Center for America

Speaker's Resource: 4. Healthcare Crisis, p1



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Key Reference Citations (KRC)


Chapter 4:

The Healthcare Crisis





Nowhere does lawsuit abuse inflict more harm than in the area of healthcare. It raises the costs that all Americans pay – through higher doctor’s bills, hospital costs, prescription drugs, insurance premiums, and taxes – and impedes the efforts of the medical community to provide quality healthcare to the American public. Doctors are ordering unnecessary and expensive procedures for patients as a hedge against allegations of malpractice. Medical personnel are reluctant to disclose problems which might minimize risks and save lives for fear of litigation.


In many states, skyrocketing malpractice premiums are forcing practitioners to limit or discontinue their practices or relocate them to areas with more favorable tort reform laws. This dislocation threatens a loss of access to quality care for many Americans, most notably the poor and disenfranchised.


Fast Facts

  • Since 1994, the average medical liability verdict has more than tripled to $3.5 million – that’s an average verdict. (CFA, Fast Facts on the Litigation Lottery, 2005, p. 1)

  • "... going into 2004 the AMA had identified 19 states in crisis. In June 2004, however, the AMA announced that Massachusetts had become the 20th state in a full-blown medical liability crisis due to its deteriorating medical liability climate and the growing threat of patients losing access to care."  (KRC: AMA Statement, Feb 17, 2005, p. 2-3)

  • “[M]edical malpractice in the United States is now doing exactly the opposite of what it was originally intended to do. Medical malpractice laws were enacted to protect patients in the event of an egregious error in medical judgment or treatment. But today, our medical tort system is so distorted that it is threatening healthcare affordability (and) access to care—and some would argue it is jeopardizing quality of care”.  (KRC: Hantler, "Seven Myths ...", p. 8, quoting Scott Serota, President of the Blue Cross and Blue Shield Association, Costs, access problems tied to malpractice crisis, Reuters Health, Jan.15, 2003.)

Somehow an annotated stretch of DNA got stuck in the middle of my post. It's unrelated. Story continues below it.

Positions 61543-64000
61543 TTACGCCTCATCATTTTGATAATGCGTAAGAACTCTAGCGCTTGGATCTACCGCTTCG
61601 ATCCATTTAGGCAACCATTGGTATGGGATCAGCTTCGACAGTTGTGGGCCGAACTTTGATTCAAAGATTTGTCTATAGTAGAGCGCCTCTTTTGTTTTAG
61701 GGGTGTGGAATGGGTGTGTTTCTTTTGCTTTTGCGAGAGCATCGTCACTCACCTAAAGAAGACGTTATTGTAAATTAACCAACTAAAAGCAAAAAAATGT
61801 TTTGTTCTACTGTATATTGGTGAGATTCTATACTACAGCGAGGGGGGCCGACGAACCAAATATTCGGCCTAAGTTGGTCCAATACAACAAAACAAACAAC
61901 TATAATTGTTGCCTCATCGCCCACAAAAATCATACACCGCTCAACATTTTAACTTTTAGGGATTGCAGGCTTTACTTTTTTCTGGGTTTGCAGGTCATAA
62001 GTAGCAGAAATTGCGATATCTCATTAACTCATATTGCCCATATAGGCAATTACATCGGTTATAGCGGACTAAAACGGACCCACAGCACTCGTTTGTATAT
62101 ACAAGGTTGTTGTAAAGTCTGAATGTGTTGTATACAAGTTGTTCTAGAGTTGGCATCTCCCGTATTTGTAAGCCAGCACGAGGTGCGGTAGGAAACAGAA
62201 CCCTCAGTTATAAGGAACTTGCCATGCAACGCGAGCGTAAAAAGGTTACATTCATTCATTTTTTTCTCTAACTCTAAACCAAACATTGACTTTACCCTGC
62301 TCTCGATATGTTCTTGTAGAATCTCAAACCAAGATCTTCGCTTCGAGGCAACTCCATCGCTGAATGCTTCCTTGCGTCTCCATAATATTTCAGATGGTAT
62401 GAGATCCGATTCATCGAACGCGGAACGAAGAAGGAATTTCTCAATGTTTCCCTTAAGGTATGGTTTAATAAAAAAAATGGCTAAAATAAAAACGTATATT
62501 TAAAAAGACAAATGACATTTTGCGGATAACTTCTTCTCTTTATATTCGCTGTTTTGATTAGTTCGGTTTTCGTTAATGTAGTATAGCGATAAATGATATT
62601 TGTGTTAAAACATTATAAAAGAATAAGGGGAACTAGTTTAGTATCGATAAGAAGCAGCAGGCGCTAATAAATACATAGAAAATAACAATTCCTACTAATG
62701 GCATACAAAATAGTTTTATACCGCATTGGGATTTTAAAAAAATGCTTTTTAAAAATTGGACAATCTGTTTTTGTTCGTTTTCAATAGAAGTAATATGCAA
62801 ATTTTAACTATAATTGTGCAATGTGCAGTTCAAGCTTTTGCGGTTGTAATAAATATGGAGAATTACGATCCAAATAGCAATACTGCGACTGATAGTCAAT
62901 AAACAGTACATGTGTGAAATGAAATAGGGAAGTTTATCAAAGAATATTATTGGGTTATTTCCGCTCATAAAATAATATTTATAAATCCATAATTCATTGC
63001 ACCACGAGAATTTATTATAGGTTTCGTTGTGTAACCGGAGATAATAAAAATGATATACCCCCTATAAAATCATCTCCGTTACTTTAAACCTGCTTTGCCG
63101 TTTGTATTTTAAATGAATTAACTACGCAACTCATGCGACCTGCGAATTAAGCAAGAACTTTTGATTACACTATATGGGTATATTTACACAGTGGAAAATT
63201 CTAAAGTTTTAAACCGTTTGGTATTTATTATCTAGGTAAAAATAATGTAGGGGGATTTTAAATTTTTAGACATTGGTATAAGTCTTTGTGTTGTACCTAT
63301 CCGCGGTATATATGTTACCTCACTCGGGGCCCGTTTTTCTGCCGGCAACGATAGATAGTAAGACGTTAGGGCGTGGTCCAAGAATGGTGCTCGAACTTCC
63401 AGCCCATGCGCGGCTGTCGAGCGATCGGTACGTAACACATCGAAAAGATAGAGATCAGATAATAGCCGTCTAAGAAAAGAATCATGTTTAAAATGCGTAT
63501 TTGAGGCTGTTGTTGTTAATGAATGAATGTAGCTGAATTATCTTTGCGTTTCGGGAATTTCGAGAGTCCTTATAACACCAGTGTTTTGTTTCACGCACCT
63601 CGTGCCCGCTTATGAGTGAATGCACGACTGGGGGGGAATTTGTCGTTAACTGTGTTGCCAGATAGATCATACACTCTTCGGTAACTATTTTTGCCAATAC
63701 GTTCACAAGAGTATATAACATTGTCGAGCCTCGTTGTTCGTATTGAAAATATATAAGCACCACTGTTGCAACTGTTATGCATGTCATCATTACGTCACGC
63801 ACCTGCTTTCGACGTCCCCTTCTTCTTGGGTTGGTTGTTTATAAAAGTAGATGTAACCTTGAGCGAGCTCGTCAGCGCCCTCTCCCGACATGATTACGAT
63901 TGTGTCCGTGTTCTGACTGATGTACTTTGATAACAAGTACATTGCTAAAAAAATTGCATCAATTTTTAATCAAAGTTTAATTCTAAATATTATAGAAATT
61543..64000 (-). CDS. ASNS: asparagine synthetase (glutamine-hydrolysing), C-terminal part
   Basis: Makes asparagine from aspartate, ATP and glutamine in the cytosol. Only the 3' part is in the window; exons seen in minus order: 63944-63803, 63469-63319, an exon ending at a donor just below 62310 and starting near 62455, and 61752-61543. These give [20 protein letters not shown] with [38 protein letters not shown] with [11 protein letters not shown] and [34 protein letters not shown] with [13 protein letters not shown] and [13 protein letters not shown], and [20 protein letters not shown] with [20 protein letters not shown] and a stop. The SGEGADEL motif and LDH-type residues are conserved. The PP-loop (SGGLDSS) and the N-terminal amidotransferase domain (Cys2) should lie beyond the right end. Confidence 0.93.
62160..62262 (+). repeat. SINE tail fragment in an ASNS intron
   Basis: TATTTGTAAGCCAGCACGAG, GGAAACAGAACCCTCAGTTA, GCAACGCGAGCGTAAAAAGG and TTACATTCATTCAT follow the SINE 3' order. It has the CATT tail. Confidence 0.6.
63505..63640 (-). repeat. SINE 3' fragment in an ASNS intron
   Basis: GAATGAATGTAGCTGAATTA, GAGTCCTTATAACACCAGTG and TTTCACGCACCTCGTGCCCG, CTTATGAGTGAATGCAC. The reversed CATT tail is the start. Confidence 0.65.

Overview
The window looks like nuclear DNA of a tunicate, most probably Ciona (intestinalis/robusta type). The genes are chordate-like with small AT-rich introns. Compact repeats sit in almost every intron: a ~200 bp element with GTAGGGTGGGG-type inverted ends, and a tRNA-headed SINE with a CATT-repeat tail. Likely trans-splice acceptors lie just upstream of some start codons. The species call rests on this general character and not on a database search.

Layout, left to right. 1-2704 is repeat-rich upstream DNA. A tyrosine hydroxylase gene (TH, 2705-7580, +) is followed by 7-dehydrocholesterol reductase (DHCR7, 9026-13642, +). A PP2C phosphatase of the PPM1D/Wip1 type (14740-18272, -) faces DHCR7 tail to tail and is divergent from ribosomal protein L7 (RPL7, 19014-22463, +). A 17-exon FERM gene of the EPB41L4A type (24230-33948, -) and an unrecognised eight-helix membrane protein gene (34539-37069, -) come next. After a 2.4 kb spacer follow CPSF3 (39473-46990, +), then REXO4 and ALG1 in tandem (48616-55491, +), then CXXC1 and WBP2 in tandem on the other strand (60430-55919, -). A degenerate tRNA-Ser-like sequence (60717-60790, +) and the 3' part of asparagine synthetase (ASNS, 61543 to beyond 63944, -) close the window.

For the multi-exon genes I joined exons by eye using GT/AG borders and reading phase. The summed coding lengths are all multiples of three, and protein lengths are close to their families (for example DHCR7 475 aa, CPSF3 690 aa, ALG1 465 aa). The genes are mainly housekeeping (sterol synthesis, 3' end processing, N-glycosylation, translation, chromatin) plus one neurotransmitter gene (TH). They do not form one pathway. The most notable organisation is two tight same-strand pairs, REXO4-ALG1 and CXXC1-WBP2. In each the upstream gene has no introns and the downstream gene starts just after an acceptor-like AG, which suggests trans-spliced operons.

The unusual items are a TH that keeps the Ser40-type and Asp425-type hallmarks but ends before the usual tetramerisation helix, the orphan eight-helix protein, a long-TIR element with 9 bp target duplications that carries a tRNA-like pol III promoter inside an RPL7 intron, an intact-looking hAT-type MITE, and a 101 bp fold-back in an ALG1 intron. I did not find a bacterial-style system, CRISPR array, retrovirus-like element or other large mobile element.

• In a survey conducted by the Department of Health and Human Services, over 76 percent of doctors surveyed expressed concerned that malpractice litigation has hurt their ability to provide quality care to patients”.  (KRC:  HHS Report, "Confronting ...", p. 4)

  •  “A recent survey of physicians revealed that one-third shied away from going into a particular specialty because they feared it would subject them to greater liability exposure. When in practice, they engage in defensive medicine to protect themselves against suit.  They perform tests and provide treatments that they would not otherwise perform merely to protect themselves against the risk of possible litigation”. (KRC:  HHS Report, "Confronting ...", p .4)

  • In a nationwide survey of 300 practicing physicians and 200 other medical professionals, 43% of the doctors reported that they have considered leaving medicine because of the malpractice liability system.  (Harris Interactive, Health Care News, Volume 3, Issue 2, February 7, 2003)